highly-skilled work force; a longstanding “dual system” of education/apprenticeship, which marries academic learning and practical skills; the export prowess of Germany’s small and medium enterprise (Mittelstand), which dominates hundreds of world markets for niche technologies; a web of mutually-supporting networks of companies, associations, and research organizations that can address complex technological challenges and diffuse technology through collaboration; and the excellence of German engineering and manufacturing technology in companies of all sizes. The Fraunhofer plays a central role in supporting all of these aspects of German competitive strength.

Reflecting Germany’s international competitive performance, the Fraunhofer is probably the world’s most thoroughly studied applied research organization, with other countries examining the question of whether they could apply the “Fraunhofer model” wholly or partially and emulate Germany’s success. Of particular interest is Fraunhofer’s role in Germany’s abiding strength in “traditional” industries which have eroded in other developed economies, such as automobiles and machinery. Germany companies have remained competitive in these sectors through a continual process of incremental improvement in existing products and processes, an approach that may not yield technological breakthroughs but builds a competitive edge over a long timeframe. The Fraunhofer emphasizes performance of a large number of short-term research projects that have near-term commercial impact, an approach which reinforces the German method of incremental innovation. It continually diffuses competitively relevant innovation technology throughout the German economy and trains highly-skilled engineers, technicians and managers. Public funding of the Fraunhofer reflects a longstanding German national consensus that public investments must be made in research infrastructure that includes infrastructure for applied research with commercial relevance. 1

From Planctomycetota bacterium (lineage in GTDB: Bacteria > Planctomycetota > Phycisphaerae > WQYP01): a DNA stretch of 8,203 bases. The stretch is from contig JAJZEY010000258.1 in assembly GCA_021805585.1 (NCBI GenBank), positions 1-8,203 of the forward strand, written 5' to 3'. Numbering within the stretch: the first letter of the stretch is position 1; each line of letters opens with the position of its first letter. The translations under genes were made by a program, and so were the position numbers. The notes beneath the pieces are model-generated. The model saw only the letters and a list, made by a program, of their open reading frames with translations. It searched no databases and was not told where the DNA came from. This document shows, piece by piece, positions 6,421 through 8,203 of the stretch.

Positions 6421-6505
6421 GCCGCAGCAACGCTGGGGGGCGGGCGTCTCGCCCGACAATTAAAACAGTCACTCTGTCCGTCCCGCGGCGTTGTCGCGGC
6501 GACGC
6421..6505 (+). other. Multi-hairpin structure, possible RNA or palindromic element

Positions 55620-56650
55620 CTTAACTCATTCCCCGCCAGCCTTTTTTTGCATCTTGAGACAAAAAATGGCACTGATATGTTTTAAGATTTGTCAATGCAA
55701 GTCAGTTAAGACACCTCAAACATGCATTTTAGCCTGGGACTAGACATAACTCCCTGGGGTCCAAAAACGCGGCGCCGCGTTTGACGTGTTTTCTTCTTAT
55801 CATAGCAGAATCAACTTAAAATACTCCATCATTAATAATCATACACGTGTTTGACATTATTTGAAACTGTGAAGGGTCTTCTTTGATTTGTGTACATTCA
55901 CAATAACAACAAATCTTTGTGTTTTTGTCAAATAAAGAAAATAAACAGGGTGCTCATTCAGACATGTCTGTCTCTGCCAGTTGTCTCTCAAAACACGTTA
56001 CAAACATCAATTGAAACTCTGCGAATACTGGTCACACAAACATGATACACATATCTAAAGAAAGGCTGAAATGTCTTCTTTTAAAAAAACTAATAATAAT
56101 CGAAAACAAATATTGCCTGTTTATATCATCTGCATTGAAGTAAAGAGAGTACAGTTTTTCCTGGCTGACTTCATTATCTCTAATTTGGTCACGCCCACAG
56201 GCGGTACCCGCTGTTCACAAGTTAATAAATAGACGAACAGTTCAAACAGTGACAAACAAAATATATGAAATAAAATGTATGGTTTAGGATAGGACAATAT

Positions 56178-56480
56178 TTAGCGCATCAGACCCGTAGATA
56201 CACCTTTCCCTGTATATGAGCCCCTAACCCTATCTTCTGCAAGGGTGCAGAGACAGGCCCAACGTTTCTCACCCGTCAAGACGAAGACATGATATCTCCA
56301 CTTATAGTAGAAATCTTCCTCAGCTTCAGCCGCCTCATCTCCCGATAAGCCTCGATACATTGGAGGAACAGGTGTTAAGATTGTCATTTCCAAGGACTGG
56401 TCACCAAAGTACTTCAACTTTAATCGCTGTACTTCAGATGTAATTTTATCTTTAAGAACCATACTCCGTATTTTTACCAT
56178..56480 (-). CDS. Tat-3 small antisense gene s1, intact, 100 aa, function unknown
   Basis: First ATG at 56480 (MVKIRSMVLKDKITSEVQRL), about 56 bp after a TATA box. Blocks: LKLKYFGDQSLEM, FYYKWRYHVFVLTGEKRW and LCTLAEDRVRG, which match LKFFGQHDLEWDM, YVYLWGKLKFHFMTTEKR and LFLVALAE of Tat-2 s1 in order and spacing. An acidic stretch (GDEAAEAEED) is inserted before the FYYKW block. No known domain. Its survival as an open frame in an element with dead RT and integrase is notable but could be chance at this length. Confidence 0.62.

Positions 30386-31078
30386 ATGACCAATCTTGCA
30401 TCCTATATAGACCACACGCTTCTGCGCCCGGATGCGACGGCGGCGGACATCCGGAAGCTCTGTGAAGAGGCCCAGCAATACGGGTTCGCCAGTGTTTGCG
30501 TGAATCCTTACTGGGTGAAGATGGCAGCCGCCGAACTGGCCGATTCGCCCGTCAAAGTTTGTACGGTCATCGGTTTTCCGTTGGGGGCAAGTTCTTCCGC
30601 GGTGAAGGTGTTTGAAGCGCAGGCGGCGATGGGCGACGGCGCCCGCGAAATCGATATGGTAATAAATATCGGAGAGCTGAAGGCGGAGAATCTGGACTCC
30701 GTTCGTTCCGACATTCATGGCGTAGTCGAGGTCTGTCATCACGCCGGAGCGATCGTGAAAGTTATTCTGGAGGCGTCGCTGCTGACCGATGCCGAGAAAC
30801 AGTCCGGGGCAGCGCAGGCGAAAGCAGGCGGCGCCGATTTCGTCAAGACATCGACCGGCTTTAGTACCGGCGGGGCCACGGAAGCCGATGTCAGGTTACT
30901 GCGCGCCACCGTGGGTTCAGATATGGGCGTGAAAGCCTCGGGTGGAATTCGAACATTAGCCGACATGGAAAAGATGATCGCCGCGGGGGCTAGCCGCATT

It is important, however, not to overrate the impact and the importance of Fraunhofer Gesellschaft for the German research and innovation system. While Fraunhofer Gesellschaft have contributed in significant ways to the recent success of German industry, this success has also rested on factors such as the high demand for capital goods/machinery by emerging economies and the match of this demand with Germany’s industry profile. Other factors supporting German competitiveness include a competitive currency, worker training programs, policies to subsidize the retention of skilled workers in economic downturns, and a dense network of supporting institutions, including localized banks with long-term relationships with Mittlestand firms.2

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1Dirk-Meints Polter, a former Fraunhofer deputy director, addressed this point in 1992, characterizing “subsidy,” as a misleading word: “we see ourselves as part of a scientific and technological infrastructure that is provided by the government, just as phones and roads are provided.” New Scientist. 1992. “German Innovation, British Imitation.” November 21.

2Additional instruments include innovation vouchers and Industrial Collective Research institutes. “In numerous Länder, including North Rhine-Westphalia, Baden-Württemberg and Bavaria,



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